I'll check my notes tomorrow for the Hawk loop - I'm pretty sure I don't have that number for the Hunter. My memory says considerably less, but I won't publish an inaccurate guess here lest the vultures grab the wrong number and infer dangerous untruths.

Thanks for your excellent post and the descriptions.

Courtney out.
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Old 9th Feb 2016, 04:58
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Courtney

Don't think I have challenged FL on his motives or substantially on what he has said.
But he most assuredly is an establishment legal figure. (And very well respected too.)
I see irony, he doesn't.

Reality is that the law doesn't deter certain posts. You can argue here on pprune with some people or remind them that their posts go beyond decency but they won't change or moderate their behaviour.

This thread however is about Shoreham, not whether it is right or wrong for people to speculate about the causes of crashes. That has been done to death on other threads.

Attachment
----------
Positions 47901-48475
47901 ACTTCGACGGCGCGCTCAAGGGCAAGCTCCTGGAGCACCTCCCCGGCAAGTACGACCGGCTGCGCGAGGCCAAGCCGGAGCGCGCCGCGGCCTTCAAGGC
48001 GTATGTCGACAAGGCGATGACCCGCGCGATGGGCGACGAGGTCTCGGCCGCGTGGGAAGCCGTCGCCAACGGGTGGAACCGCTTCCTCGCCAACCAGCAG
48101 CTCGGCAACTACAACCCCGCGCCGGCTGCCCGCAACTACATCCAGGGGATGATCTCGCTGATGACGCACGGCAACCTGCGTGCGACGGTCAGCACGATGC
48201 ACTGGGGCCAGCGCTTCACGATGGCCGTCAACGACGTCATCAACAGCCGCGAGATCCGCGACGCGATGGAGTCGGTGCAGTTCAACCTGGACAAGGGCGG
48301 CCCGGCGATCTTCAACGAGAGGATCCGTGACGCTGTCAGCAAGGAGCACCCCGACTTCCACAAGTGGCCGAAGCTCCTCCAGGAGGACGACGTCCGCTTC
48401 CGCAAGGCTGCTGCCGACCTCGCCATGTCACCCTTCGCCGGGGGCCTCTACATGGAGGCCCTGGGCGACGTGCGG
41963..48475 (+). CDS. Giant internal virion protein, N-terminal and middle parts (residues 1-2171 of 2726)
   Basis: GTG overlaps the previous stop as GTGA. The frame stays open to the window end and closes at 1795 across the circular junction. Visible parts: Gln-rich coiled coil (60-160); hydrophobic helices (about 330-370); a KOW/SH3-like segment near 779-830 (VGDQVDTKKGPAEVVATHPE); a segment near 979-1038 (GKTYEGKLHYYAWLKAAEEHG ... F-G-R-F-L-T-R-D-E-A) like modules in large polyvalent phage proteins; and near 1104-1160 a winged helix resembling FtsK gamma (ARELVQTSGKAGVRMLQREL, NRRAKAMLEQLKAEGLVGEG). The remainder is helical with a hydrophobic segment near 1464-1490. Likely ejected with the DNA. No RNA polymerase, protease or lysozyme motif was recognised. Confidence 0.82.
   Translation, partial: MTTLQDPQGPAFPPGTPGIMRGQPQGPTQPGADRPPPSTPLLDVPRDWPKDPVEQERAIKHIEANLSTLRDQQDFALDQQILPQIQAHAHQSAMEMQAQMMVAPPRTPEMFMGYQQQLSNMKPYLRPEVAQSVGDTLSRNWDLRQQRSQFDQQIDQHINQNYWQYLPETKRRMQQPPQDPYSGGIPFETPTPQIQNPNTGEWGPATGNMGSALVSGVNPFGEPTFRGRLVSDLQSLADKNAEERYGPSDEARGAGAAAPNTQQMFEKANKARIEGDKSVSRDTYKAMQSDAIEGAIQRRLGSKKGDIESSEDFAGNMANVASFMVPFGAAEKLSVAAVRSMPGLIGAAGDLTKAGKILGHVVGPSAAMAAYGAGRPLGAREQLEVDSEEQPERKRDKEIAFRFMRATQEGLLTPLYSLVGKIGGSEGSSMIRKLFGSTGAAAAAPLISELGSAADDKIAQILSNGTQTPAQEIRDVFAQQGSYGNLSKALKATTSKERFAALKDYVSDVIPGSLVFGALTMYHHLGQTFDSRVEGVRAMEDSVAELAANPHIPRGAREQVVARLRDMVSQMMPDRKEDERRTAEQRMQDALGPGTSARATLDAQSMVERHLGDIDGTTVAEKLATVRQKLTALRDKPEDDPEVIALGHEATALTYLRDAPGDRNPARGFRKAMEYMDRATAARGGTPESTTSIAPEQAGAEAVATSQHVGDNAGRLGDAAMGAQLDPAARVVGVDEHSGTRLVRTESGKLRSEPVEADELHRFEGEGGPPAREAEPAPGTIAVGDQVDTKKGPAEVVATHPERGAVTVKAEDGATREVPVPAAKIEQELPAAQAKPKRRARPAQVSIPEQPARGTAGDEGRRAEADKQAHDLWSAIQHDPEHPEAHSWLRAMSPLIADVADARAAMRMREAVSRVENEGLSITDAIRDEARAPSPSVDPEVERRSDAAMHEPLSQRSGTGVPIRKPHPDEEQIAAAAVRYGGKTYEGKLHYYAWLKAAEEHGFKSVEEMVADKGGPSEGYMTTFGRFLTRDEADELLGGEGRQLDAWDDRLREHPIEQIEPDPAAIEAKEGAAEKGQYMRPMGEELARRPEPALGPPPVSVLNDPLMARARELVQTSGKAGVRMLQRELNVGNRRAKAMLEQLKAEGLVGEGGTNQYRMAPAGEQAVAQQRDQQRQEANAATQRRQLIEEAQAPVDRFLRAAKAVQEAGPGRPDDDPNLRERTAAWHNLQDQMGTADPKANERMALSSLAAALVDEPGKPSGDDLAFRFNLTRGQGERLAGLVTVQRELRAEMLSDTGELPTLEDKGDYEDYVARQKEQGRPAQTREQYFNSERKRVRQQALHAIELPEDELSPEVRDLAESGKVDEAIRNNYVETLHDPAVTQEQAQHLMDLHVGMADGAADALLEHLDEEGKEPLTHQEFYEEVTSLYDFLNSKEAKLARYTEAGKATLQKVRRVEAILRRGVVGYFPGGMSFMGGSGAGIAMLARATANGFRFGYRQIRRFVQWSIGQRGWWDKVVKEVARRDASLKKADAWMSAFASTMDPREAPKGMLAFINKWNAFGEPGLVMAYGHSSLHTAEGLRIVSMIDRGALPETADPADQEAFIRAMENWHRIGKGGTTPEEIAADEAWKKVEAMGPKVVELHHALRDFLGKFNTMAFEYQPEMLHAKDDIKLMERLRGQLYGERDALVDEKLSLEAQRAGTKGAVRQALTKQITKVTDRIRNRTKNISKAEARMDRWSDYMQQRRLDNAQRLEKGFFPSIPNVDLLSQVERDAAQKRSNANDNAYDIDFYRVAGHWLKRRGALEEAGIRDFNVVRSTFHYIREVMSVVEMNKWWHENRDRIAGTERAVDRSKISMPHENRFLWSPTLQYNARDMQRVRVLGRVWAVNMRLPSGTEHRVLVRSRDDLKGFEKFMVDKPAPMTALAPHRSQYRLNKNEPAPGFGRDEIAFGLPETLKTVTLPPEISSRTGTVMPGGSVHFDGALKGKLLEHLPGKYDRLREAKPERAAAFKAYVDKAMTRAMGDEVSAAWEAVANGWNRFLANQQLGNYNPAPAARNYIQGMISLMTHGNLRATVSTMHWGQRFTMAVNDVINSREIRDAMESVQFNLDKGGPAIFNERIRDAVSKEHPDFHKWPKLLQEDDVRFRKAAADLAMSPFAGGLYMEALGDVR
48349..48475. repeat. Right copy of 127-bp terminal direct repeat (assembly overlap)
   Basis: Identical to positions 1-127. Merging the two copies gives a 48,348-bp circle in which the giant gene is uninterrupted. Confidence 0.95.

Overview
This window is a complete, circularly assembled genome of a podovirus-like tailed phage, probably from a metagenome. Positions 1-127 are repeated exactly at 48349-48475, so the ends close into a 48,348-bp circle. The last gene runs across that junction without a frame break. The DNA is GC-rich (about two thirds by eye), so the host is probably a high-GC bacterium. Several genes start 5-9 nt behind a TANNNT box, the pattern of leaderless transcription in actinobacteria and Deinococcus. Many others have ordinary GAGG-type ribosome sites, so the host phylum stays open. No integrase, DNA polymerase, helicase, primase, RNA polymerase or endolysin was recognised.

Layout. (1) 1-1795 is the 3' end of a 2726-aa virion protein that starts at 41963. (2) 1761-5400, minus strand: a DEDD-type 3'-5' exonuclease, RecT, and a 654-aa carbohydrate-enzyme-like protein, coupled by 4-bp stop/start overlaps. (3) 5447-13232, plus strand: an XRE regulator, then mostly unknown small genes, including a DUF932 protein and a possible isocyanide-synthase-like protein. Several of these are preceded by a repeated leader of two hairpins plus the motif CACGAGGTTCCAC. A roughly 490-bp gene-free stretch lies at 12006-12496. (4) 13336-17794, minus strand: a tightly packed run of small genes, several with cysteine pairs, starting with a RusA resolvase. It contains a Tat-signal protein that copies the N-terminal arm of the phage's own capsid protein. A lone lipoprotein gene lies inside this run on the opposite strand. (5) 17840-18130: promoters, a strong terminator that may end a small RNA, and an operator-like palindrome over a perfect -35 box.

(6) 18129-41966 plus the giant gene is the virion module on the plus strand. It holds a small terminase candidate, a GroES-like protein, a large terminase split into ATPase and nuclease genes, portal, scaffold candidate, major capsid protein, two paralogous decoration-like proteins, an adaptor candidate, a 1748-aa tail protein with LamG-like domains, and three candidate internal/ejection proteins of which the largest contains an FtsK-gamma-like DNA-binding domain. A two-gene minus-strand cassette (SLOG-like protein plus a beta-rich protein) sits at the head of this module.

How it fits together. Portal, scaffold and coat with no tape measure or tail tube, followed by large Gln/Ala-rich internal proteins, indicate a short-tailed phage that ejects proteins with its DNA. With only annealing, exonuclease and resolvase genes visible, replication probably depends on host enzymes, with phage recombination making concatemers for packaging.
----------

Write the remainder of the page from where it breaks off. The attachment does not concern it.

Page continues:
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Old 9th Feb 2016, 09:02
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H Peacock,

If I may add just one comment to what you have said. You cannot really have a meaningful gate height for a barrel roll because the minimum height required at the apex for safe completion is a function of the pitch attitude used in the second half. Personally, in a barrel roll I always look for being wings level when I reach the inverted straight and level attitude (which will be nose slightly above the horizon) at the top of a barrel roll and height only becomes an issue in maintaining separation from any cloudbase above. I do tend to fly relatively shallow barrel rolls with a low apex height because I always feel that steep nose attitudes in the second half from a high apex height are very uncomfortable!